Build them tall

with Dr Joe Gattas

EAIT’s newest Centre of Excellence, the Centre for Future Timber Structures (CFTS), was established to drive broader use of timber as a sustainable material in the Australian built environment.

Using timber as a construction material has clear benefits – it’s natural, making it a safe and healthy construction material; it’s environmentally friendly as it can be sustainably farmed; it requires the lowest energy of almost all common building materials to produce; and it’s a great insulator.

Advancing timber-based construction in tall buildings isn’t easy, though. It requires an integrated approach across manufacturing, design and construction.

UQ’s interdisciplinary team incorporates not just experts from the UQ School of Civil Engineering, but also product manufacturers, construction managers, fire safety engineers, architects and structural engineers. This range of experts are working towards the production of safe, strong and sustainable materials that can be used for rapid construction, while reducing the weight of material, enhancing building quality and performance, and minimising waste on site.

The team works on projects including the development of Engineered Wood Products (EWPs) appropriate for the Australian context; the development of hybrid construction systems like concrete-timber; the development of prefabricated EWP construction systems; and holistic assessment of EWPs.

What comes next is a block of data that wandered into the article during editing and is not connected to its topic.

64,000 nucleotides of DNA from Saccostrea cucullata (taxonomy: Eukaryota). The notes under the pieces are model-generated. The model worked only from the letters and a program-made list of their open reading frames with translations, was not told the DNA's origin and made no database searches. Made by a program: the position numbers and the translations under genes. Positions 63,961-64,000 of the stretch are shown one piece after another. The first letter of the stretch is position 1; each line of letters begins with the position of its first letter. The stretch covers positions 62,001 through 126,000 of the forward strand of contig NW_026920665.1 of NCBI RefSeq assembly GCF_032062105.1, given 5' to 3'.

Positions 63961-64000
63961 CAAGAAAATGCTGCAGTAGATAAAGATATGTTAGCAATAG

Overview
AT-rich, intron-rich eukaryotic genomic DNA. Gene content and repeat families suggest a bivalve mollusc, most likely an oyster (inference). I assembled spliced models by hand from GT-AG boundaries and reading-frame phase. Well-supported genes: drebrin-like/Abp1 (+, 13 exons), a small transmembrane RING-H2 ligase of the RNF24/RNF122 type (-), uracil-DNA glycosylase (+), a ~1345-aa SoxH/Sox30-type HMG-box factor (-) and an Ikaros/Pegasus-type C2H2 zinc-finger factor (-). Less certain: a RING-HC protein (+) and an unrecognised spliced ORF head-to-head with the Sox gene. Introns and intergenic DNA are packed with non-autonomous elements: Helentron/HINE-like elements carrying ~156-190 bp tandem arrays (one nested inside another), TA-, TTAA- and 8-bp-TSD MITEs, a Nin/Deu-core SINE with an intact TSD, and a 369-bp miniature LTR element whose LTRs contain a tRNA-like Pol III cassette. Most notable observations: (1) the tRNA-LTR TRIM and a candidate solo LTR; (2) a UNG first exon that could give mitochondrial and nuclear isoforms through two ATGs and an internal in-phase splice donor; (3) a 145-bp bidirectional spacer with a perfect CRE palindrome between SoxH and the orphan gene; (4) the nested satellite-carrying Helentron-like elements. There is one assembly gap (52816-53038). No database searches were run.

EWPs provide one of the best potential means of reducing resource consumption and reducing the environmental impacts caused by the construction sector, which is estimated to contribute as much as one third of the total global greenhouse gas emissions.

Timber-based buildings require less energy from resource extraction through manufacturing, distribution, use and end-of-life disposal, and are responsible for producing far less greenhouse gas emissions, air pollution and water pollution, going beyond the benefits of most renewable building materials.

The need to address fire safety considerations in timber construction is a major ongoing challenge for researchers.

Driven by the fear of large, destructive fires, current regulations impose severe restrictions on the use of timber. Timber structural elements are required to be covered by non-combustible materials, increasing the construction cost and embodied energy while also restricting the aesthetic exposure of timber surfaces. This is a key area that researchers are working on – how to properly address the inherent combustibility of timber and its structural performance during and after fire.

UQ fire engineering researcher Carmen Gorska Putynska (featured on the cover of this edition of Ingenuity), for example, is looking at how to best utilise the self-extinguishing nature of timber in engineered cross-laminated timber (CLT) structures, with the aim to improve fire safety in the use of this ultra-popular new product.

UQ’s Fire Safety Engineering group are leading the discussion in Australia towards establishing clear guidelines for timber-based construction and achieving true optimisation of tall timber buildings.

With this research, the team hopes to usher in a new phase of tall timber building construction across Australia and across the world – and perhaps delivering a new 21st century timber Queenslander style along the way.

Dr Joe Gattas in the UQ Structures Lab with PhD student, Yousef Al-Qaryouti's pre-fabricated modular timber building that could be used for affordable housing or in emergency situations like for refugee camps.

UQ PhD candidate, Carmen Gorska Putynska studies fire safety engineering. Her research project is 'self-extinguishment of cross-laminated timber (CLT) in multi-scale compartment fires'.

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